Biochars induced modification of dissolved organic matter (DOM) in soil and its impact on mobility and bioaccumulation of arsenic and cadmium

Gang Li, Sardar Khan, Muhammad Ibrahim, Tian Ran Sun, Jian Feng Tang, James B. Cotner, Yao Yang Xu

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72 Scopus citations


Biochar application has attracted great attention due to its diverse uses and benefits in the fields of environmental management and agriculture. Biochar modifies the composition of dissolved organic matter (DOM) in soil, which directly or indirectly controls the mobility of metal contaminants and their bioaccumulation. In this study, ten different hydrothermal biochars pyrolysed from mushroom waste (MSBC), soybean straw (SBBC), sewage sludge (SSBC), peanut shells (PNBC) and rice straw (RSBC) at two pyrolysis temperatures (200 °C and 350 °C) were used to investigate DOM changes in soil solution and their effects on metal availability and bioaccumulation. Biochar induced modification of soil DOM which was characterized by spectroscopic analysis of water soluble organic carbon, specific absorbance (SUVA254), UV–vis absorption, spectral slope (SR) and the absorption coefficient. Regarding rice plant growth, the biochar effects on biomass were greatly varied. Biochars (except for RSBC and MSBC) prepared at high temperature significantly (P ≤ 0.05) suppressed the availability of As and Cd in soil and their subsequent bioaccumulation in rice plants. The highest reduction (88%) in bioaccumulated As was observed in rice grown on soil amended with SBBC prepared at 350 °C (the highest temperature for hydrothermal technique). The addition of biochars (except RSBC and MSBC) prepared at high temperature markedly (p < 0.05) decreased AsIII (30–92%), while the effects on dimethylarsenic acid (DMA) and arsenate (AsV) concentrations were not significant except for SSBC350 (prepared at 350 °C) treatment. These results highlight the potential of biochar-DOM interactions as an important mechanism for suppressing the mobility and bioaccumulation of As and Cd in biochar-amended paddy agricultural systems.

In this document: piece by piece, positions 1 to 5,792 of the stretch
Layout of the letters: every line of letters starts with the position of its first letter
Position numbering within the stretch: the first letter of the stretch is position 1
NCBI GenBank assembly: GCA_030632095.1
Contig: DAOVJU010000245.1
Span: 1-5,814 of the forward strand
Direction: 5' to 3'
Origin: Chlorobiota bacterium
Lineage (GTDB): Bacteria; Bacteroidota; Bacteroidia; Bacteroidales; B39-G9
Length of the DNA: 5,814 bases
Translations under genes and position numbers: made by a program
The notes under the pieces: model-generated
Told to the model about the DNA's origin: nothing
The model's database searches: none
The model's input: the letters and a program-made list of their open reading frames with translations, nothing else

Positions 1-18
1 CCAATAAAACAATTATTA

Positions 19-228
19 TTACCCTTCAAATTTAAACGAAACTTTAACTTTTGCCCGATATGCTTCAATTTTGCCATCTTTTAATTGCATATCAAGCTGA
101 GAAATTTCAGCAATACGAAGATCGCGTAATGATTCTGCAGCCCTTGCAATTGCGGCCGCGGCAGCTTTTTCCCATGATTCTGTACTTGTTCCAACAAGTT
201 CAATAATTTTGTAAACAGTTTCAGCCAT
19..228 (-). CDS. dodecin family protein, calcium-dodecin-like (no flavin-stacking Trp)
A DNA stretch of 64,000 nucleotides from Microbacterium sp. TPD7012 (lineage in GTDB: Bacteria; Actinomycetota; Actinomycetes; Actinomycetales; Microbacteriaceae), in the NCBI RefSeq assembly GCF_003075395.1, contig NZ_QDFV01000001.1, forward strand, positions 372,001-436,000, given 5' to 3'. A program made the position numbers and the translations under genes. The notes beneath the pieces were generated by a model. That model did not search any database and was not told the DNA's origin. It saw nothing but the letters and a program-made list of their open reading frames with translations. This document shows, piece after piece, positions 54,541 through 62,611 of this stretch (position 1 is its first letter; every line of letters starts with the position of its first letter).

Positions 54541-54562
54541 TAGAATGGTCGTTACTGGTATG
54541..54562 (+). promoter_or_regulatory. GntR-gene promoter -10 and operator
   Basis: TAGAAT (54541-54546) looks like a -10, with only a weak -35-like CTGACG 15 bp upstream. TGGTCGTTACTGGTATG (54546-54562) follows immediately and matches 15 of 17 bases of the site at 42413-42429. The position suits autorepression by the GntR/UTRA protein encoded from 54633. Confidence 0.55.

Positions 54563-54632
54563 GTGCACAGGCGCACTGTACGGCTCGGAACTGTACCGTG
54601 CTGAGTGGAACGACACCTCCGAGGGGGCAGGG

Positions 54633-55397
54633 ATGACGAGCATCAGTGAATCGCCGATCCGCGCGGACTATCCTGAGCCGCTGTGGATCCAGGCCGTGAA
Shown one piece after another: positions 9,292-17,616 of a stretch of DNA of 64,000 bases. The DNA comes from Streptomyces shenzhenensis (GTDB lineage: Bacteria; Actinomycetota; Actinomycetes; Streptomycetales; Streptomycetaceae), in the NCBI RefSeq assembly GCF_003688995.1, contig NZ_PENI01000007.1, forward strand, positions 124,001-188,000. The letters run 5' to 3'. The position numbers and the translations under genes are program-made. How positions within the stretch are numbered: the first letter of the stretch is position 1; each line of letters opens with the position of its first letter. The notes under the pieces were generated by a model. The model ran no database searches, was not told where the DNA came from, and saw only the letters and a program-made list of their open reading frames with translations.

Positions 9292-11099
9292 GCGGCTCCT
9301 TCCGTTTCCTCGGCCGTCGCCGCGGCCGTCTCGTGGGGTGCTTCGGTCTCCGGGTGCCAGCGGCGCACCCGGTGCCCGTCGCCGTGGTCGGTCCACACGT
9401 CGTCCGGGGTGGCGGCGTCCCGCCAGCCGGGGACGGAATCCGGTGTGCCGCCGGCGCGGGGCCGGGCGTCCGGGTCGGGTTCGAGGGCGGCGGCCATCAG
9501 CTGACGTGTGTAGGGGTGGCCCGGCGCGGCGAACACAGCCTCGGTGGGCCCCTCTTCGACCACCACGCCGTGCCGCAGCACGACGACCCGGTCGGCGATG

Original languageEnglish (US)
Pages (from-to)100-108
Number of pages9
JournalJournal of Hazardous Materials
StatePublished - Apr 15 2018

Bibliographical note

Funding Information:
This study was financially supported by National Natural Scientific Foundation of China (Grant NO. 41501519 , 41571130063 ), National Key Research Program ( 2016YFC0502704 ), the Chinese Academy of Sciences Fellowships under Chinese Academy of Sciences President's International Fellowship for Visiting Scientists ( 2015VEB055 ) and open grant from the Zhejiang Provincial Key Laboratory of Subtropic Soil and Plant Nutrition, China .


  • Bioaccumulation
  • Biochar
  • Dissolved organic matter
  • Metal contaminants
  • Mobility

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